EE in food industry

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1. General information

Because of its importance for the economy and its scale the food and beverage- processing sector is attractive for implementation of EE methods. A number of environmental issues are associated with this sector: food and organic waste, water usage and water discharge, energy usage, air emissions and plastic use.

2. Fields of application

EE methods can be implemented in all subsectors of food and beverage processing industry including meat and poultry, fruit and vegetables, seafood, dairy products, flour and cereals, bakery products, sugar and sugar confections, soft drinks, brewery products.

3. Descriptions of Methods

Eco Efficiency means doing more with less, creating quality products and/or services while reducing waste, pollution and resources use along the entire value chain.

Environmental Issues
  • Food wastes

Solid food from processing plants is often high in nitrogen, phosphorus and carbonaceous materials. In a landfill it decomposes slowly and often anaerobically due to a deficit of oxygen. This in turn causes methane gas and acidic leachate which both have impacts on the environment. Often the use as animal or for compost is not possible because of the incorporated food- processing wastewater. An attractive alternative is composting: compost has a long shelf-life and also capital investment costs are low. If it is possible food by- products can directly be incorporated into the soil, so no transportation and storage of the by- products are necessary.

  • Water

A high rate of water consumption is typical for the food- processing industry. Water is used as an ingredient, an initial and intermediate cleaning source and a conveyor of raw material. The requirements on the amount of water depend on the subsector. While the fruit and vegetable sector has a high consumption because of washing and rinsing, the meat- processing sector requires just little amounts. Generally wastewaters contain many solids and are high in BOD (especially meat, poultry and seafood wastewater). For its treatment several congenital biological technologies are available.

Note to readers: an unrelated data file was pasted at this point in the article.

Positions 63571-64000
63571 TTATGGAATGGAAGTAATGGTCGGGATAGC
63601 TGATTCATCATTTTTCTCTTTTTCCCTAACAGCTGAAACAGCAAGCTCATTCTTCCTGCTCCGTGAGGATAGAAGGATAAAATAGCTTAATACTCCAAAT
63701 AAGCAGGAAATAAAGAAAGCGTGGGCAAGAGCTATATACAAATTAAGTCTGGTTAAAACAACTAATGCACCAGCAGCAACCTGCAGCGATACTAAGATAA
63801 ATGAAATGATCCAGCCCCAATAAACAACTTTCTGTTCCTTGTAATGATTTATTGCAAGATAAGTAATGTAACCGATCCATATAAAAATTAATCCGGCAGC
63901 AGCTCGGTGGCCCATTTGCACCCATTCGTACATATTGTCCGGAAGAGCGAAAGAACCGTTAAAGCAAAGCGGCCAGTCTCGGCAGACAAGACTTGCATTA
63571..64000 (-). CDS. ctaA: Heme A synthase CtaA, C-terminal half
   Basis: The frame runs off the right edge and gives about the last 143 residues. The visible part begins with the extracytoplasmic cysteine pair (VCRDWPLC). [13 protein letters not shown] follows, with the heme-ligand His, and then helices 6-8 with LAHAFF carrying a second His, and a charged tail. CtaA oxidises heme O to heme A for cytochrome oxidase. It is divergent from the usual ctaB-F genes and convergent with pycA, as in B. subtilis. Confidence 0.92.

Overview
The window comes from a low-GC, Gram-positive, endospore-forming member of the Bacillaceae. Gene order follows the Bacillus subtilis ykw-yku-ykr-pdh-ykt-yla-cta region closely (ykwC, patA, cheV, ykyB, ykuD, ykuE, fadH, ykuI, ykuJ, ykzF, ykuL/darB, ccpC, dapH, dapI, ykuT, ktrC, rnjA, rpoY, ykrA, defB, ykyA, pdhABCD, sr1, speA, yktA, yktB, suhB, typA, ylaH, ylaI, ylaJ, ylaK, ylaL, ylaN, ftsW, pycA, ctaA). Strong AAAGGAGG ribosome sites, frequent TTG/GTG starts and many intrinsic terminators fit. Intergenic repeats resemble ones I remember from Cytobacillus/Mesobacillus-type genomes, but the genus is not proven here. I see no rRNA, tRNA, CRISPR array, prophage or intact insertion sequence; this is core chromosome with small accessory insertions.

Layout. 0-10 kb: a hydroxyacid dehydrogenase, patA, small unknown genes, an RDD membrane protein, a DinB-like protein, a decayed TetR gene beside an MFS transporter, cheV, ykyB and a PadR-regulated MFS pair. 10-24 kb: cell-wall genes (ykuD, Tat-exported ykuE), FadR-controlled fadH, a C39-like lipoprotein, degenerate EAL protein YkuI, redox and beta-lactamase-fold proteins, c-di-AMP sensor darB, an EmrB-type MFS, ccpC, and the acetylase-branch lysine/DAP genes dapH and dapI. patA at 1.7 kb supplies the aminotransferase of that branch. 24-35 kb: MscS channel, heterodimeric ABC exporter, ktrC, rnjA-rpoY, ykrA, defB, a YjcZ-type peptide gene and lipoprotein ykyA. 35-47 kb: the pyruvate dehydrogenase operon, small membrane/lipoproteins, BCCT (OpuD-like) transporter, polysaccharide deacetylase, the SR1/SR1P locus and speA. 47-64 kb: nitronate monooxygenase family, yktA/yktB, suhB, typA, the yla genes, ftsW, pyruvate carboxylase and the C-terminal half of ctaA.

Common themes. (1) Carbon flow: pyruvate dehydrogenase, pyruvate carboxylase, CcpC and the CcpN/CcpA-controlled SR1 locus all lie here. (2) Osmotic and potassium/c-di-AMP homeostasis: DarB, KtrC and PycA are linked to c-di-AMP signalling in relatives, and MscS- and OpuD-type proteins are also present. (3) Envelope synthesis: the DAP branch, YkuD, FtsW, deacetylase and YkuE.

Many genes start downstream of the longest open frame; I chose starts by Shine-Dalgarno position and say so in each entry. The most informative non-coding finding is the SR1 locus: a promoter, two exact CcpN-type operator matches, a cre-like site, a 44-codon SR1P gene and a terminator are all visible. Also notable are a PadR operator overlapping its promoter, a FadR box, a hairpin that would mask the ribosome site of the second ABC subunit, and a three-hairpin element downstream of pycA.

• Energy use

Compared to other industry sectors the food and beverage- processing industry is not energy intensive. Nevertheless energy consumption represents a significant cost of business and alternatives are known and already realized. For example the use of biodiesel as fuel became very popular. It burn cleaner and completely and offers a lot of other advantages.

  • Air emissions

Odours are the result of physical processing of food such as heating, drying or smoking. In animal housing the air contains odour, gases, micro organism and dust particles which are discharged into the environment by ventilation systems.

Implementing EE opportunities

Some practices are listed below:

  • Automation

By installation of analytical sensors, PC interfaces and closed loop control systems raw material inputs, amounts of generated wastes, humidity, pH, temperature, flow rates… can be controlled easily and accurately.

  • Food Irradiation

Food irradiation kills deadly food-borne illnesses such as E. coli or salmonella when it is applied to fruits, vegetables, meat and other products. Also the amount of required water for washing and rinsing decreases and so costs and exposure time do.

  • Dry Transport/Cleanup
  • Use of by- products

Some wastes can be sources for other products such as fish meal, fertilizer, bait, animal feed, cosmetics and fertilizers… Liquid fats and solid meat products can be used in other industry sectors for processing of animal food, cosmetics, soap and other foods.

Reference: Fact sheet: Eco- Efficiency in the Food Processing Industry, published by the Eco- Efficiency Centre,

Case studies

More information and case studies you find here